The theory of optical instruments has been studied for practically the whole period of modern science, from the Renaissance to the present day. In its earliest form it consisted of simple applications of the laws of reflection and refraction to geometrically simple systems. The analytical theory of the aberrations of axially symmetrical syste, s, on the other hand, has been in existance for a little more than a century. If one reflects that for the most part this comprises only the consequences of the application of Snell's law and elementary coordinate geometry to the very simple geometrical configuration of spherical surfaces with their centres in a straight line, it is remarkable that even here important work both continues and remains to be done.
A resonance lamp is the first sealed, microwave-operated lamp to successfully emit resonance radiation of helium and neon. The lamp produces stable, high-spectral-purity radiation in the far ultraviolet, it has proved adaptable to experimental applications such as studies of the reactions of excited molecules and ions.
Interferometric methods may be used to easily generate zone plates with many of the same properties of conical and hyperbolic lenses. These surfaces would be extremely difficult to fabricate out of glass. Experimental procedures for the production of such hologram lenses using only a collection of slits, spherical lenses, and cylindrical lenses are given. Various imaging systems are described where a given distortion of input transparency coordinates are desired at an image plane of an optical processor. A radar application using one such system is given.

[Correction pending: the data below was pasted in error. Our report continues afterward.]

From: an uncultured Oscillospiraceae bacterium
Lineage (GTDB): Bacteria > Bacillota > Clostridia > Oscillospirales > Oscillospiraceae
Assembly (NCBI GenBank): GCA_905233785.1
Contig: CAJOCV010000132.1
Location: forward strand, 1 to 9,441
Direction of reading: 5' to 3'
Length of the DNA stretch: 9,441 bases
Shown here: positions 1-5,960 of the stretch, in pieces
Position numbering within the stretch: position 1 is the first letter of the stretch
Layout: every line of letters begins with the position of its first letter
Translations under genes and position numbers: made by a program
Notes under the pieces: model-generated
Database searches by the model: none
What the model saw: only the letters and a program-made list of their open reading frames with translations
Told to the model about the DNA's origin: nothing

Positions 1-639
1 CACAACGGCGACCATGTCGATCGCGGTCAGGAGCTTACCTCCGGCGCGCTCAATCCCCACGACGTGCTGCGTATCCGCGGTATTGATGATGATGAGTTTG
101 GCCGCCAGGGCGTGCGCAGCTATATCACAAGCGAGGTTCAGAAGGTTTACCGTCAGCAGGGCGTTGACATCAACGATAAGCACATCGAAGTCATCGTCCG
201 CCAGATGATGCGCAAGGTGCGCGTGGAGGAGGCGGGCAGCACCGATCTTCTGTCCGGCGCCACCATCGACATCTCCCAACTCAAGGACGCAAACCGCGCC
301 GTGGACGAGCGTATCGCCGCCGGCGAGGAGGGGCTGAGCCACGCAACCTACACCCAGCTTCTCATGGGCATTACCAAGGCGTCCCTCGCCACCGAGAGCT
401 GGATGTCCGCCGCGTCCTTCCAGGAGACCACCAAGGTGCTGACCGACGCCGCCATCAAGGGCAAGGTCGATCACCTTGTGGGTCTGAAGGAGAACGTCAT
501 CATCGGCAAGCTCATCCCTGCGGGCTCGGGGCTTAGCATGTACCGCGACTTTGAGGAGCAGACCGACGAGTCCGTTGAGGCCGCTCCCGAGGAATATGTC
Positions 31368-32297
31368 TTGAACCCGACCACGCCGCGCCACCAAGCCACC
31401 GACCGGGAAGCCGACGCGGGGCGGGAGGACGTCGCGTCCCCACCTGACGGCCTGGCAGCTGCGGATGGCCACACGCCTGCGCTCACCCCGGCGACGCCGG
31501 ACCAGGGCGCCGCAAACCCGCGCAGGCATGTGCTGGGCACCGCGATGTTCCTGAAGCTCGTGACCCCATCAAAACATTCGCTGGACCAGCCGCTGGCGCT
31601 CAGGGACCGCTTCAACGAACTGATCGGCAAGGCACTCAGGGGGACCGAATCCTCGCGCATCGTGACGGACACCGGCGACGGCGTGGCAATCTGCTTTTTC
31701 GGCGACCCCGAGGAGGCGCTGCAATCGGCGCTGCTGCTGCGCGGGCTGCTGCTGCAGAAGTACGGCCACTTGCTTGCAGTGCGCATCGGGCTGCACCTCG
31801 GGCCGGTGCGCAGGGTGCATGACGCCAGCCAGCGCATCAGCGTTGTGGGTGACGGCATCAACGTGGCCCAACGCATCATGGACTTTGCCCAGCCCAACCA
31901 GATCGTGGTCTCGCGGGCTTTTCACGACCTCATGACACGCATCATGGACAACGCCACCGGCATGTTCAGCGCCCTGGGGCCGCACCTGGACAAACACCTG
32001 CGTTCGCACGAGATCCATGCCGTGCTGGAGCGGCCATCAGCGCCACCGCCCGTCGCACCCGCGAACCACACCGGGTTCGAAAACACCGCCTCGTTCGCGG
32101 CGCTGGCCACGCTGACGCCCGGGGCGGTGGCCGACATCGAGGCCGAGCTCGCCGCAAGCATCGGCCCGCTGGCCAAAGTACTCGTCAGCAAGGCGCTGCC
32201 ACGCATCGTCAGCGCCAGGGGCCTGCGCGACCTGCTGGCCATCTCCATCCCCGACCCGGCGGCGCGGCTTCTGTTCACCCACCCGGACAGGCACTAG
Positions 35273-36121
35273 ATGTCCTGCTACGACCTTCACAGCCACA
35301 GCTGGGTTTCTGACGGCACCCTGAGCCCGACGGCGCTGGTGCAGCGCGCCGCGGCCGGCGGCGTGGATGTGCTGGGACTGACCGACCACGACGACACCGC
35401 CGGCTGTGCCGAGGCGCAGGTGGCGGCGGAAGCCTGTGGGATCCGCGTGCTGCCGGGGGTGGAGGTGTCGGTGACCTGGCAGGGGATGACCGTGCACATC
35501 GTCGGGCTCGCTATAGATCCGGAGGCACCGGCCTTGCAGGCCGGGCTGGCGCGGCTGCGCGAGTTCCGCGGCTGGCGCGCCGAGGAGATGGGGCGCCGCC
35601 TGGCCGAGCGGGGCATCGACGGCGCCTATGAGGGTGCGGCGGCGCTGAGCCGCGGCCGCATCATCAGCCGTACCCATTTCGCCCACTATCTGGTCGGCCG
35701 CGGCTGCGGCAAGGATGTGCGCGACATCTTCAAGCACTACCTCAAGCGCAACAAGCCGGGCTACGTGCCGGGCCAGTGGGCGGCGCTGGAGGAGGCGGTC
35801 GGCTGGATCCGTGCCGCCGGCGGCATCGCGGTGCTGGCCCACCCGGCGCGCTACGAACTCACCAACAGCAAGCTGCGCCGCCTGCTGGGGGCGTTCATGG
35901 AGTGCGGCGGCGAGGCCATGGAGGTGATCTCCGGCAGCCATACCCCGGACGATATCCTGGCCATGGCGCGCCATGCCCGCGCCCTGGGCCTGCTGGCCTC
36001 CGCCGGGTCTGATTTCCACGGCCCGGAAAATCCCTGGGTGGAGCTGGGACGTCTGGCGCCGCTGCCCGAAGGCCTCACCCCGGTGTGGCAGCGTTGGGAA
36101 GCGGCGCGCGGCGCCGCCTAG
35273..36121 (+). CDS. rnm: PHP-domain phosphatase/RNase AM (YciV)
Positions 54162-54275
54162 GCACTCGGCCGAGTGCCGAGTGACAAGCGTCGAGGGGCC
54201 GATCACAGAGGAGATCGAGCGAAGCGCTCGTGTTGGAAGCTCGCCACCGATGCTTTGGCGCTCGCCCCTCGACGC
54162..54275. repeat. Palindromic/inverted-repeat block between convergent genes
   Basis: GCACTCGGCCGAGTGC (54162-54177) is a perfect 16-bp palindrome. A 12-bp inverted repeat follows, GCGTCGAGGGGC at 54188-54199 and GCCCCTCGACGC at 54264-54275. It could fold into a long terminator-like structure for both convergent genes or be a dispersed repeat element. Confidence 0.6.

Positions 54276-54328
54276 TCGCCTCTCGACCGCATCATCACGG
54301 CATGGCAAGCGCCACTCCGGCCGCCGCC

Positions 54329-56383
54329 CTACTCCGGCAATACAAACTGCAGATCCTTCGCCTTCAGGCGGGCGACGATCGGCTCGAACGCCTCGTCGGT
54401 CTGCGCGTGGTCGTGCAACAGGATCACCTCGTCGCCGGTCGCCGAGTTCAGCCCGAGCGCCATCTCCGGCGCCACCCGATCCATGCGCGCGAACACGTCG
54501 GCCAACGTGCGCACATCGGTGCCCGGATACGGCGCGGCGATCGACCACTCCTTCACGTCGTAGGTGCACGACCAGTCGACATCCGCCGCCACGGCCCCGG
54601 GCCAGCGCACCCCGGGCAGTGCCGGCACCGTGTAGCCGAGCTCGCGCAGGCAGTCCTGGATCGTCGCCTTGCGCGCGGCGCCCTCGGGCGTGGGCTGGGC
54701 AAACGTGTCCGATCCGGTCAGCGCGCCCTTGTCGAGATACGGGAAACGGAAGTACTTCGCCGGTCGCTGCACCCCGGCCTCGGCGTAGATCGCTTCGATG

The Earth's atmosphere interferes with the operation of both radio and optical astro nomical telescopes. Conversely, the moon with its large mass and no atmosphere offers many advantages to the astronomer compared to Earth-based or Earth-orbital operations. This paper presents mission and vehicle concepts which utilize the LASSO vehicle system to place two unmanned Lunar Modules (LM) in orbit for subsequent landings on the lunar surface of radio and optical telescope payloads, investigated here is the feasibility of employing standard S-IC and S-11 stages and the modified S-IVB/IU (LASSO) to place 74,210 pounds of payload into a lunar orbit.
Using an equation which has been derived for the variation of apparent star magnitude with star angular altitude, observer station height, star spectral radiance, sensor spectral sensitivity, assumed theoretical values for Rayleigh (pure air) scattering, typical clear sky Mie (large particle) scattering, and Ozone absorption for 18°C temperatures, calculations have been performed for various sensor and star types. A typical result obtained using this method to calculate the total magnitude extinction for an Ao star observed at the Zenith by a 7 sensor at a station height of 1130 ft. is 0.31 magnitude, which compares to the result obtained experimentally by R. H. Hardie at Dyer Observatory, of 0.25 ± 0.02 magnitude. Other similar results are presented.